(image by John Loo)
By Cale Jones
Under recent pressure from companies like Amazon, the Federal Aviation Administration has proposed new rules for commercial drones. The proposal allows for drones up to 55 pounds to fly within the sight of their pilots during daylight. The rules also establish a speed limit of 100 miles per hour and a maximum altitude of 500 feet. The proposal establishes a minimum age of 17 years and requires a test administered by the FAA. However, requirements like flight hours will not be necessary for a private pilot’s license.
The proposal is now in its public notice and comment period where the FAA has asked for 60 days. However, comments have to be analyzed, incorporated, and feedback given before the rules are complete – a process that could take over a year.
While Amazon has been pushing for new rules in hopes of unveiling its drone delivery service for Amazon Prime members, this new proposal does not move the company anywhere towards its goal. The biggest obstacle is the requirement of the drone to remain within a pilot’s line of sight, obviously limiting the functional range of any delivery service. Amazon’s most likely comment of the rule is to put forth their own studies regarding the use of on-board cameras to pilot the machines, but the company isn’t giving up its efforts to lobby the FAA. Amazon Vice-President for global public policy Paul Misener has said in a statement, “The FAA needs to begin and expeditiously complete the formal process to address the needs of our business, and ultimately our customers… We are committed to realizing our vision for Prime Air and are prepared to deploy where we have the regulatory support we need.”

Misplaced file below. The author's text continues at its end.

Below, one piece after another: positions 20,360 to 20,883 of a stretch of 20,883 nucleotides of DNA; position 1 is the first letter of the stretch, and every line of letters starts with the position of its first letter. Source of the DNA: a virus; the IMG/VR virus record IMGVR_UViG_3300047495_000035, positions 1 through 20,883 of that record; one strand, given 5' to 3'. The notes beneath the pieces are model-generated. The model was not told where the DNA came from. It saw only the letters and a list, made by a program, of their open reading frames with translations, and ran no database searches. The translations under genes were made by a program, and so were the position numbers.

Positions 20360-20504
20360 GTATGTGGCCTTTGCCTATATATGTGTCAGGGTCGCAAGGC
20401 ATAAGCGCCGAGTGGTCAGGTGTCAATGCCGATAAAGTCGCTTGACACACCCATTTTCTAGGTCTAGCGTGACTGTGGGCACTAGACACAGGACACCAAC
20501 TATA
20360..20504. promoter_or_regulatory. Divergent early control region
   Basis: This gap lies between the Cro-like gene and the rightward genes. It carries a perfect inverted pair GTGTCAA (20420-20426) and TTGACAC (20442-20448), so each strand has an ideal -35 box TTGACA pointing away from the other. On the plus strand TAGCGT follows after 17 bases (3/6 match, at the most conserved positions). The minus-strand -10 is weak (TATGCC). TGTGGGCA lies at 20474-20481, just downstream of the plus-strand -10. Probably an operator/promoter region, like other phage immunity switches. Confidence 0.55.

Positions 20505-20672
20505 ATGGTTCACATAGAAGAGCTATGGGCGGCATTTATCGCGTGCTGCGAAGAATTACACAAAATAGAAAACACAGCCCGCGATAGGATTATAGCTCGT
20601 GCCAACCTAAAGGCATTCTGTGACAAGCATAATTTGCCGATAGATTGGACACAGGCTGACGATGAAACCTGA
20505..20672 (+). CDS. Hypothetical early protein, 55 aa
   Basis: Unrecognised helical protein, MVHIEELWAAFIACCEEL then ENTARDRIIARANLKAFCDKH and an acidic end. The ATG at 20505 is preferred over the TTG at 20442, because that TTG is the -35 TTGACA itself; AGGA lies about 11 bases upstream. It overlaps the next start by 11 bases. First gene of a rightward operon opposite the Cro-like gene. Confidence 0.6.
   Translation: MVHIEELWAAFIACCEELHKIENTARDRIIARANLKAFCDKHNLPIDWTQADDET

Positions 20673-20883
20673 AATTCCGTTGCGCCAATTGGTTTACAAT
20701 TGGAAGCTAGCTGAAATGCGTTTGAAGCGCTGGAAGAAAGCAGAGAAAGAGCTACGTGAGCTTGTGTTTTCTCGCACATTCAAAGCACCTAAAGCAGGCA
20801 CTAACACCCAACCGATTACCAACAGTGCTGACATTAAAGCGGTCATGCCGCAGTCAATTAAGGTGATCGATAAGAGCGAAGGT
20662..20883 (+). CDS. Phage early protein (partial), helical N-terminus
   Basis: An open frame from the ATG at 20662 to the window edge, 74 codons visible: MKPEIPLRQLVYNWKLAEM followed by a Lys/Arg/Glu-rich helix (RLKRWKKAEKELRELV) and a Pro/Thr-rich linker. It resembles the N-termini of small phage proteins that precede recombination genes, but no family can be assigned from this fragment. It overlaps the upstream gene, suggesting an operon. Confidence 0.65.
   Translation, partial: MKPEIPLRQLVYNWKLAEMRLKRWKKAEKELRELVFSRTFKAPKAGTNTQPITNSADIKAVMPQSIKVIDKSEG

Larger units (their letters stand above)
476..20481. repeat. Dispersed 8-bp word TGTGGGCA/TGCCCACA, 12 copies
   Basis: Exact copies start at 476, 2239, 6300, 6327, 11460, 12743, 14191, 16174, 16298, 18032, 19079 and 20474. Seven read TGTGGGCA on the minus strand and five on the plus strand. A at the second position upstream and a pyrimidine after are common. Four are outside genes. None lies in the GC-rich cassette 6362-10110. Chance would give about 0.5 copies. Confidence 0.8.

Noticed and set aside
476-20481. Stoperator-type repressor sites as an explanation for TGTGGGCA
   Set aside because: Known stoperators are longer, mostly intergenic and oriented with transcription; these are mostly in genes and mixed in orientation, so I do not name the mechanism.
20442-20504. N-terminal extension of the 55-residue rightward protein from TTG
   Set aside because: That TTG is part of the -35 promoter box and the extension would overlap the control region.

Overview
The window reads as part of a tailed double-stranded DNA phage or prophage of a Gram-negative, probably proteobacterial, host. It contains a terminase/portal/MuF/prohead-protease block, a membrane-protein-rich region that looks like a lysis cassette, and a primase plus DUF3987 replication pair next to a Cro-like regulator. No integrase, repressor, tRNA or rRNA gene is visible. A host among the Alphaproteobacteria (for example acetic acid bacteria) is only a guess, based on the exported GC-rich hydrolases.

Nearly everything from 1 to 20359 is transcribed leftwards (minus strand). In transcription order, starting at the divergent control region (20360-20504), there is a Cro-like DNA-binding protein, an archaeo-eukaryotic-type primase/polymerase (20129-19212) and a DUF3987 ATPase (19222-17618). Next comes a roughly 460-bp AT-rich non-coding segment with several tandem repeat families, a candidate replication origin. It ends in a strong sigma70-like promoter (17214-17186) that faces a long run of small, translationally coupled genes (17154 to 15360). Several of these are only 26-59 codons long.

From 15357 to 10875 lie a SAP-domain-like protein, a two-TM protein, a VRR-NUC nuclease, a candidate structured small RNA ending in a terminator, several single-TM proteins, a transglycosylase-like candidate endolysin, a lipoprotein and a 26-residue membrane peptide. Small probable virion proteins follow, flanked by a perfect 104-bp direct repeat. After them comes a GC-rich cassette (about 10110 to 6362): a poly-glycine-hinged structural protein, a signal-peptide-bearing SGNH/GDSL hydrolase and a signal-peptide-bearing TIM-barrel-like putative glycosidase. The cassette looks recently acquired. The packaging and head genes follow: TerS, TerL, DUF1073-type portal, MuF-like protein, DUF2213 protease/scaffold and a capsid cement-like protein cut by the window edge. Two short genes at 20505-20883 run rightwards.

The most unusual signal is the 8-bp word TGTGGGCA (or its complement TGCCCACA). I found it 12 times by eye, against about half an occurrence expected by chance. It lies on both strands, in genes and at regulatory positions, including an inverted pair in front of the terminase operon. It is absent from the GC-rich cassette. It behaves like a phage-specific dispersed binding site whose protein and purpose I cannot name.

The FAA is struggling to keep up with an emerging industry, and the lack of regulation might be slowing innovation. Intel has just released that it has developed a technology that allows drones to sense and avoid obstacles automatically while flying to a pre-programmed set of coordinates. Perhaps a combination of this to alert pilots with on-board cameras might be sufficient for the FAA, but no known sales or commercial use of the technology exist yet.